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Deadeye strops


John Allen
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I need some cheese with my whine. Building the Mamoli Victory  this is like a re-run. Had already posted problem with missing parts well started placing the dead-eyes and strops and there are 20 5mm x 30mm just for the bow chain-plates.

 

Have searched on-line cannot find the size and style for this build there also pricey. Tried to find that blacked I assume brass wire to duplicate.

 

I know  all you Mensa builders can assist and provide me with I hope a reasonable solution.

 

John Allen 

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Well, to do it right you're probably going to have to make your own.  They are all different lengths.  Set up a mock mast and run a string from where the shrouds will be down across the channels where the deadeyes will be.  You may have to adjust the positions to avoid gunports.  Bring your string down, keeping it straight the whole length, to the height specified in plans, etc.  Each one will be slightly different, both in length and in angle.  There will probably be preventer links at the end, after the first bolted end and these may be more links or may be plates.  These also should wind up being all different so all will land in a nice neat line on the hull.

To make the links, use wire, make up the chain, solder into loops, and squeeze into the final shape.  Once shaped and linked together you can use blackening stuff or paint.

There is a detailed description in David Antscherl's 'The Fully Framed Model', beginning on p 262, Vol. 2.

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jb,

 

Understand, had read on this site how to make the shrouds before I posted,  and micro mark has the blackening. Thought someone may know of a supplier I'm unaware of (trying to take the lazy may out).  Trying to guess which would be better black artistic wire or brass and blacken.

 

Will take your suggestion and view the fully framed model.

 

Thank you for your input

 

John

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John:

1. Brass and blacken, because then you learn a new technique AND have an unlimited supply since you can blacken lots more than just wire.

2. If artistic wire, I'm guessing it will be shiny and then you will have to apply a matte finish somehow.

 

3. You may want to try and use your electric drill and learn how to make short lengths of line.  You just need to take three )or four) strands and fix one end in a vise, the other in the drill an turn it on until it is what you want.  Search MSW for rope making, there are a couple articles on the technique (probably better explained than I did too).

 

Tom

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I mentioned before here on MSW that the South Street Seaport Museum in New York used to get a LOT of donated unfinished model ships. I noticed that nearly all of them had construction halted at the stage of putting on the shrouds. Its the stage where you transition from working in wood to working with rigging and a lot of guys lose enthusiasm at this stage. It doesn't help when its the Victory and there are, as you say, twelve shrouds a side on the Foremast, which adds up to 48 deadeyes to deal with on just one mast! And I'm not even counting the backstays.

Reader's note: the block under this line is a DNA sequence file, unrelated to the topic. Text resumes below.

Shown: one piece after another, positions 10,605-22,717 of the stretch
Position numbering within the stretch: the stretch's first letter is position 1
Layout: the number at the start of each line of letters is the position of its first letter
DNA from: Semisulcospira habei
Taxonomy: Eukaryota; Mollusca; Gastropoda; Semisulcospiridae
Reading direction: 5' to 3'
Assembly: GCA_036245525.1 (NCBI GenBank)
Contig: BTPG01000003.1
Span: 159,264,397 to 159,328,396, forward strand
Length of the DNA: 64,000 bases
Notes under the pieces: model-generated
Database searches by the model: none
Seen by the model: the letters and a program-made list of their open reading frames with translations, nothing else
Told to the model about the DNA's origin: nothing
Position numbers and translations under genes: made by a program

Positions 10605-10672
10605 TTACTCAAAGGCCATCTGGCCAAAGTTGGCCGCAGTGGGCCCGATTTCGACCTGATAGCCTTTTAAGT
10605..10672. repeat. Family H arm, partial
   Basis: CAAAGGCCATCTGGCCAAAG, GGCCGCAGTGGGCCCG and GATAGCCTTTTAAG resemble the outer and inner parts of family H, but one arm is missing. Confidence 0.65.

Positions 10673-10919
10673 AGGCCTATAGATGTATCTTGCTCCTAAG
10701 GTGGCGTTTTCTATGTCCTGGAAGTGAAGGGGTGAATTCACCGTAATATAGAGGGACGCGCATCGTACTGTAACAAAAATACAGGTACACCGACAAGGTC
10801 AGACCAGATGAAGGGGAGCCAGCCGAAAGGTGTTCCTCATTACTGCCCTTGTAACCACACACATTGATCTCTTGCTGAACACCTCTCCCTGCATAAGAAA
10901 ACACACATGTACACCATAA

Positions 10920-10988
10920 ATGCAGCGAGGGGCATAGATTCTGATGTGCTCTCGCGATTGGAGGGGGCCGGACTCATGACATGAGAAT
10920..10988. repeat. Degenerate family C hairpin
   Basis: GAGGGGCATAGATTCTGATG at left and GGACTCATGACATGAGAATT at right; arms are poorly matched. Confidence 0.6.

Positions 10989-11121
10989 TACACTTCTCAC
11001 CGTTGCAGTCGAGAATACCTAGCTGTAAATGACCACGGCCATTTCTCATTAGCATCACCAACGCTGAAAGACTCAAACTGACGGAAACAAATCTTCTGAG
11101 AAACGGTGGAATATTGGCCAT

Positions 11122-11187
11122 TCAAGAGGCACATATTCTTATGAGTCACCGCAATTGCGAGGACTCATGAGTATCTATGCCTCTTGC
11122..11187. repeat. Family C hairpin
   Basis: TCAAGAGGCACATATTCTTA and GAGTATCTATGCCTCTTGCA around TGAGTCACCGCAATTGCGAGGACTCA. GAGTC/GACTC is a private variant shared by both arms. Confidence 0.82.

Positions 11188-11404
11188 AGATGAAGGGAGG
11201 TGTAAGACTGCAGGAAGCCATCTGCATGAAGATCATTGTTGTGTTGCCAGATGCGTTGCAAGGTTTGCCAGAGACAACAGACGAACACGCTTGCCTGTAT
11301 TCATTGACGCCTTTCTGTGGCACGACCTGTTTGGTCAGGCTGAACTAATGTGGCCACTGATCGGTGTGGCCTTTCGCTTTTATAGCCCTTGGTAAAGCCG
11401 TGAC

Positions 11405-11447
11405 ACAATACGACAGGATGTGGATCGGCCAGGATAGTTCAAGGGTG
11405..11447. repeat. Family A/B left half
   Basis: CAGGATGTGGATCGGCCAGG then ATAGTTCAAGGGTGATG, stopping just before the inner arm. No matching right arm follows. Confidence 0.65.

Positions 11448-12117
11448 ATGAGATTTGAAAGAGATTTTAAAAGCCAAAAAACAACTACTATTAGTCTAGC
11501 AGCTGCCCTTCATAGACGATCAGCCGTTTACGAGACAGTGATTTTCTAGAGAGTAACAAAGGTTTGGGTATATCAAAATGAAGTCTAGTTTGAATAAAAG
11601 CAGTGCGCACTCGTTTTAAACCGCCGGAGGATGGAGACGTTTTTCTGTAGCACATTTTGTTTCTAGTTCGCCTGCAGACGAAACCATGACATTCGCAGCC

Doing the shrouds is another one of those repetitive tasks you have to bull through, maybe the MOST repetitive tasks in the whole process. Don't let it get you down!

Edited by JerseyCity Frankie
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Frankie,

 

I had begun to place dead eyes and knocked off a chain plate in addition to 2 gun ports. Now being older and wiser (maybe) I have plenty of patience. If things get too tedious I usually get up and walk away until I relax, sometimes it may take a day.

 

That being said I have not tackled this much complexity in previous builds (and some major unforeseen problems that jumped up and said boo) :angry:

 

It will be tedious, I have never not completed any project (some came close).

 

I appreciate your sage advice am going to print your post and place on the desk.

 

Thanks

 

John

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  • 6 months later...

I'd like to take a swing at this issue. I've tried brass and black. But i find for many applications that brass is too stiff to work easily; and blackening it is okay, but tricky. I started using annealed iron wire for many model applications years ago. The wire is easy to work, already black, and comes in many sizes from about 25 gauge to 40 or even 41 gauge (pretty thin stuff that can be twisted). I use it for eyebolts, stropping, some guy wires, and so on.

 

If anyone is interested, there is a great supplier out there:

 

http://www.metalliferous.com/8oz-Spool-Dark-Annealed-Iron-Wire/products/3200/

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